Monday, December 14, 2015

The Knowledge Gap

The modern vision of a dystopian society is dumb. People aren’t afraid anymore of being watched by ‘the Man’ a la 1984. People are afraid of becoming the content, uneducated masses that we’ve had inside ourselves all along. It’s the internalized fear of a generation raised on television at the same time they were told it would rot their brains. Who hasn’t seen little bit too much of themselves, or their friends, in the movie Idiocracy? Who hasn’t seen news report decrying the failure of modern education? We’re paranoid, more worried than ever, that maybe society really could become an idiotic dystopia, culture controlled not by a hostile government or revolution but a casual slide towards ineptitude.
It’s a ridiculous vision of the future. In reality, the education system is working better than ever. Education standards are getting higher and people are getting smarter, all over the world.
Well, not quite. We’re actually a bit worse off than we have ever been before, and we’re getting worse. Over the last five years, education has become more concentrated on the upper class; many people who aren’t just have to do without. This is creating, right along with the income gap, a knowledge gap.
            The theory is that, like money, education is more prevalent in the upper class than in the middle or lower class. We don’t have a socialist education system.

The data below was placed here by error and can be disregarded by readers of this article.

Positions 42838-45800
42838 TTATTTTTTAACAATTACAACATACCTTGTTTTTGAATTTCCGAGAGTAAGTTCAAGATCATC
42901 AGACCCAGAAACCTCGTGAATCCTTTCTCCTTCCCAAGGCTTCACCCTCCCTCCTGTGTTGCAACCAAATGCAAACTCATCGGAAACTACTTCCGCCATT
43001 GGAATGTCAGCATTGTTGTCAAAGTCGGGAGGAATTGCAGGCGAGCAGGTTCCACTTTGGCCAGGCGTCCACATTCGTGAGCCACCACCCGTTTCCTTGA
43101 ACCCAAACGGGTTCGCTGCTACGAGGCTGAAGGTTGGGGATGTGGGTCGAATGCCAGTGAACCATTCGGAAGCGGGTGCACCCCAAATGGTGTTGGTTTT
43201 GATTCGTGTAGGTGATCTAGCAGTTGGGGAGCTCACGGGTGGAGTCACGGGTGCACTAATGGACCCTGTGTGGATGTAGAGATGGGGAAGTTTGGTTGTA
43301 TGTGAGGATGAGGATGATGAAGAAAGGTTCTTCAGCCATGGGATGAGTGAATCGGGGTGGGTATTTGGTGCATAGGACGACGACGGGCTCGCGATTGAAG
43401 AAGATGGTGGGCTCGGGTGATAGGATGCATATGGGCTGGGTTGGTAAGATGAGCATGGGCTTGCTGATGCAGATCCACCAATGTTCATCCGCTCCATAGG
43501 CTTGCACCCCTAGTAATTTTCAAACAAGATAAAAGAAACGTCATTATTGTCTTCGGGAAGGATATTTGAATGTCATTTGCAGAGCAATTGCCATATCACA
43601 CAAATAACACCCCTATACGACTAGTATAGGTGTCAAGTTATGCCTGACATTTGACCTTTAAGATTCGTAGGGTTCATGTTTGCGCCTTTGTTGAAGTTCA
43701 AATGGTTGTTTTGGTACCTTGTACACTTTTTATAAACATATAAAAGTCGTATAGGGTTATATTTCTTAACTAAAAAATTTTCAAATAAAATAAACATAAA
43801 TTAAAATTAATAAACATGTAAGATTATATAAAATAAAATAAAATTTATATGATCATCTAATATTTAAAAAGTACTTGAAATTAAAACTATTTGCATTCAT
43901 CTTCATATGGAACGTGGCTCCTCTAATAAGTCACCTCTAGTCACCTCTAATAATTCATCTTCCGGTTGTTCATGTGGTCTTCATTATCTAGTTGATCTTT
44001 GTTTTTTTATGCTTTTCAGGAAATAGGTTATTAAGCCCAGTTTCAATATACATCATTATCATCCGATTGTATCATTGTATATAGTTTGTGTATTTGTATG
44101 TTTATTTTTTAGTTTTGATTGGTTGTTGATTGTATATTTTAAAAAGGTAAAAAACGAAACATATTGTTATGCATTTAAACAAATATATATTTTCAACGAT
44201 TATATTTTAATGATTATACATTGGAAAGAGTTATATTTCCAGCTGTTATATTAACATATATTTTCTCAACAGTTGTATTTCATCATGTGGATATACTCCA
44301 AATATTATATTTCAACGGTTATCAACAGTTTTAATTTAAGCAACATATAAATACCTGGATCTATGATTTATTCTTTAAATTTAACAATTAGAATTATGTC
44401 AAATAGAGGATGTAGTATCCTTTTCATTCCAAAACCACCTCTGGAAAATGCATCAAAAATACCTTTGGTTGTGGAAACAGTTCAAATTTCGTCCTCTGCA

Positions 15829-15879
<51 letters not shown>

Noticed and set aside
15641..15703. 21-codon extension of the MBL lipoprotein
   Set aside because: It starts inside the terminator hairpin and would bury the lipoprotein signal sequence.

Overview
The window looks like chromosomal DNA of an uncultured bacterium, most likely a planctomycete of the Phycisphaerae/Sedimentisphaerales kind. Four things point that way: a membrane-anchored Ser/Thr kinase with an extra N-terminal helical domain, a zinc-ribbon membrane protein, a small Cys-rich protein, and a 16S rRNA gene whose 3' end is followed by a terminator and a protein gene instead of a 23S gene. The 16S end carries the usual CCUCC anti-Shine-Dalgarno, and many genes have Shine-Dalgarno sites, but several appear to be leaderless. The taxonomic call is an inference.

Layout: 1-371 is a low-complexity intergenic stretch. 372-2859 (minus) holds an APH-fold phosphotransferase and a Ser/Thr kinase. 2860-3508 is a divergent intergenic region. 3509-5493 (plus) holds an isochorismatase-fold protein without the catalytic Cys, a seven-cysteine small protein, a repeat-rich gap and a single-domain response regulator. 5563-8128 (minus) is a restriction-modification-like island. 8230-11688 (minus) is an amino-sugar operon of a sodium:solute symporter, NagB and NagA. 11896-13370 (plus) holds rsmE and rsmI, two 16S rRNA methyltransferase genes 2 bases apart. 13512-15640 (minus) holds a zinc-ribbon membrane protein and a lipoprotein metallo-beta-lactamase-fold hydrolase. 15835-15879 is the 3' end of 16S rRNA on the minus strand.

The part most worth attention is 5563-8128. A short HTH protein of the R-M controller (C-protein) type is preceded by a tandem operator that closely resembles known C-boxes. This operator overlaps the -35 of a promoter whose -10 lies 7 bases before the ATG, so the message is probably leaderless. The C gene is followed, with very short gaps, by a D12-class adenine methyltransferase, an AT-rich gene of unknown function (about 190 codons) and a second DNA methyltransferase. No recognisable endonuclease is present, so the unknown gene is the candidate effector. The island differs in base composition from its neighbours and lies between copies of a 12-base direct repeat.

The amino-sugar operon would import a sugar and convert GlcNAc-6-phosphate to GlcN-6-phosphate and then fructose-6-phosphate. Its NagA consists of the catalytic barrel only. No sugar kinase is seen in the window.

There are many factors contributing to the knowledge gap. One of them is failing public school systems. While the wealthy can afford to send their children to expensive private schools, the cost of which averages out at around thirty-nine thousand dollars, most people have to be content with public schooling. Private schools are provably more effective than public schools, and the consequence is that people who attend public schools get a worse education. Only those who can afford the expensive tuition, or who have earned a rare scholarship, can attend private schools.
            Another factor contributing to the knowledge gap is the lack of infrastructure in underdeveloped countries. Electricity and internet access both play important roles in education. Because of the increasing importance of I.T. skills in skilled labor, people without access to appropriate facilities are at a distinct disadvantage.
            Finally, financially it’s becoming more and more difficult for people to afford college. At the same time as tuition increases, the total amount of financial aid has decreased. This difference has to be paid out of pocket by students, or covered by loans. Only people with full-ride scholarships and the extremely wealthy can afford to pay for college straight.

            There is no real, global solution to the knowledge gap. Like income inequality, it’s a complex problem that can’t be solved with any single measure.

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